Superstorm Sandy inflicted "extensive" damage on the National September 11 Memorial, built at the World Trade Center site in New York to honor those killed in the 2001 attacks, an official said on Wednesday.
The memorial's chief executive Joe Daniels said the site had suffered "extensive impacts" due to "serious flooding" at the foundation level of the World Trade Center, where a museum is currently under construction.
Flooding also hit the visitor center and other facilities.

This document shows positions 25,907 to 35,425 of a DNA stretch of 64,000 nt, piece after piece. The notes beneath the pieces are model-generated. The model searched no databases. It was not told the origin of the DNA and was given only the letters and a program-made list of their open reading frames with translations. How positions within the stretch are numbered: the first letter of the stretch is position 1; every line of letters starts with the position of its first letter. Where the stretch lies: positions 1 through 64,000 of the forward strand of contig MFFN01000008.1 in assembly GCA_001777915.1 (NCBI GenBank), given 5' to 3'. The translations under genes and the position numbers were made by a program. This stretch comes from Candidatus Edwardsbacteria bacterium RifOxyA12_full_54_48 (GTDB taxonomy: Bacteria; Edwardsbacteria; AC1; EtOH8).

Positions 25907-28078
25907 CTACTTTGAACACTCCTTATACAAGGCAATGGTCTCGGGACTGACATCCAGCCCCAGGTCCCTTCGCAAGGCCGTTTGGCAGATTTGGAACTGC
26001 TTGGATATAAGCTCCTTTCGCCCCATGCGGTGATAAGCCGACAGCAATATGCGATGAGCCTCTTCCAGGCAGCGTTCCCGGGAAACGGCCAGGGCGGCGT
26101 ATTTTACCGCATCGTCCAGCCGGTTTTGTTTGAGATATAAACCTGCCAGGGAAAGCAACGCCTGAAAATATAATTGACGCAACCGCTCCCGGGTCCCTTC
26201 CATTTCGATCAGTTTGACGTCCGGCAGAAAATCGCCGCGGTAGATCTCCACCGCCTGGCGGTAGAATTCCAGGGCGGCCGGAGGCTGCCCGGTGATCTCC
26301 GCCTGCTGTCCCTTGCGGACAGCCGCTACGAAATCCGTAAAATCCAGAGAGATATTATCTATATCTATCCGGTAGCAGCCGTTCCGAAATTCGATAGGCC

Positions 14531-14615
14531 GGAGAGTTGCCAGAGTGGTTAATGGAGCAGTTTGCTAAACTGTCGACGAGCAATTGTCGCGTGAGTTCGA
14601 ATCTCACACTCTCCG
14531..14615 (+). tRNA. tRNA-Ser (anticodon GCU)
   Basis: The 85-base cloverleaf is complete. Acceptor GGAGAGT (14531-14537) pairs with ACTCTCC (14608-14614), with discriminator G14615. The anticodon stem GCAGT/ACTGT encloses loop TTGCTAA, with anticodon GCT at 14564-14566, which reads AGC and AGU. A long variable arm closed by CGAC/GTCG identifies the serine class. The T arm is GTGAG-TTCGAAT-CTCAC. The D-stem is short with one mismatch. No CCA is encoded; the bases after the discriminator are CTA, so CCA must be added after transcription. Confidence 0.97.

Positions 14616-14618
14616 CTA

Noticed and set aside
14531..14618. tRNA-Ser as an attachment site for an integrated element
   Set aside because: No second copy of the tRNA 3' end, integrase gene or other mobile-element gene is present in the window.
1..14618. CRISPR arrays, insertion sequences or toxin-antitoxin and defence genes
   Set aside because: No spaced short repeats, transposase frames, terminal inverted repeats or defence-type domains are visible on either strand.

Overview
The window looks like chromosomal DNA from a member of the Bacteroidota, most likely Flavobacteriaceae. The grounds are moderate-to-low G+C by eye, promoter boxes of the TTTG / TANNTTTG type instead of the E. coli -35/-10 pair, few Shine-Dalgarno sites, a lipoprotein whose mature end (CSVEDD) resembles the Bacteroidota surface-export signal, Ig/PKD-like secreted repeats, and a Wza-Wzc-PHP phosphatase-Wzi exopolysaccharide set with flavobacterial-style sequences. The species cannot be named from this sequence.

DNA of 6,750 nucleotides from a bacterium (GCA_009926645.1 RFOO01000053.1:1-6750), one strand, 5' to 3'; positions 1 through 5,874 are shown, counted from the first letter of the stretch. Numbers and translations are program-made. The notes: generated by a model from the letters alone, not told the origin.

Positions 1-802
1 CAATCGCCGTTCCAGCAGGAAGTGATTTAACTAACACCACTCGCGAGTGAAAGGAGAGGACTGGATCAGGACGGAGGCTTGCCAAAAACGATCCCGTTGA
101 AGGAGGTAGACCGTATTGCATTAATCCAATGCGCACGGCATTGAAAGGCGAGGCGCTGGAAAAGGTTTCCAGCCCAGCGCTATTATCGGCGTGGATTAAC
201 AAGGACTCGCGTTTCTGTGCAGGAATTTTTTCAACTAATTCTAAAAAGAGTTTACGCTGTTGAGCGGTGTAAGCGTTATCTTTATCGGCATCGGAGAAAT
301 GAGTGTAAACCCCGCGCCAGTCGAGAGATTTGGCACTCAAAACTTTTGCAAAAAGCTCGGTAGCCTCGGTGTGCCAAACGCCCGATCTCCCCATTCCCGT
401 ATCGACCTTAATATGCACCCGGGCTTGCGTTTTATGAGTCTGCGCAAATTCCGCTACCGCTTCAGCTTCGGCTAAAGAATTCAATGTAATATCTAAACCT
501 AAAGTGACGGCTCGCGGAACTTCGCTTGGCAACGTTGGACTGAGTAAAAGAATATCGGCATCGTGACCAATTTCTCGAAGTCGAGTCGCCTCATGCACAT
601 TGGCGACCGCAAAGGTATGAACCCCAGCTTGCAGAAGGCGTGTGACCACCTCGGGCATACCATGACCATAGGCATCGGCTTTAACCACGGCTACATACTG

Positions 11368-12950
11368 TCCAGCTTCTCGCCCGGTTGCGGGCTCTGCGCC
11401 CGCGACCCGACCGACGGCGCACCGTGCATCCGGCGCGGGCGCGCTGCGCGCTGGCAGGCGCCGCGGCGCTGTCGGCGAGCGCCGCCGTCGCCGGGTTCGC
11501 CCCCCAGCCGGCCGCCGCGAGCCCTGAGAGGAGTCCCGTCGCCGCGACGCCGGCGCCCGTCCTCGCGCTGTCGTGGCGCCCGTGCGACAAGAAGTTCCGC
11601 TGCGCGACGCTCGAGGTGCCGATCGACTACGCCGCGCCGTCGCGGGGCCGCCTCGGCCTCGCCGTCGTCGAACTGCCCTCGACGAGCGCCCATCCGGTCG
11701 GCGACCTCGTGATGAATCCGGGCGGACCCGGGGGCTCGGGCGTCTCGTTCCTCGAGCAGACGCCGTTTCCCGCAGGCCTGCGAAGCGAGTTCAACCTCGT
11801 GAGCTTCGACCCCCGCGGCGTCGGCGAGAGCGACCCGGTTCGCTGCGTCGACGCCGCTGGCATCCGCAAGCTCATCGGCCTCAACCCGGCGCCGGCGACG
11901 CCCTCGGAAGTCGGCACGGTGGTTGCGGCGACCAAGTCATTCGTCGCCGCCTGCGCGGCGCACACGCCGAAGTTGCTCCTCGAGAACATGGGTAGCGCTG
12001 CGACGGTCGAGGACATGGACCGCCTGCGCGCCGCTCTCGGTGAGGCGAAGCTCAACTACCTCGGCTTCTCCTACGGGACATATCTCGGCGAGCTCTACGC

Daniels vowed to perform the necessary repairs and reopen the memorial "as soon as possible."
Ground Zero is in southern Manhattan, the New York City sector worst hit by floodwaters. Electricity is still out in the area.
At the memorial site, two reflecting pools sit in the footprints of the Twin Towers bronze panels along the edges of the pools bear the names of victims of the 9/11 attacks and the 1993 World Trade Center bombing.
The site was inaugurated during the 10th anniversary of the 9/11 attacks, which killed nearly 3,000 people in New York, at the Pentagon and in Shanksville, Pennsylvania.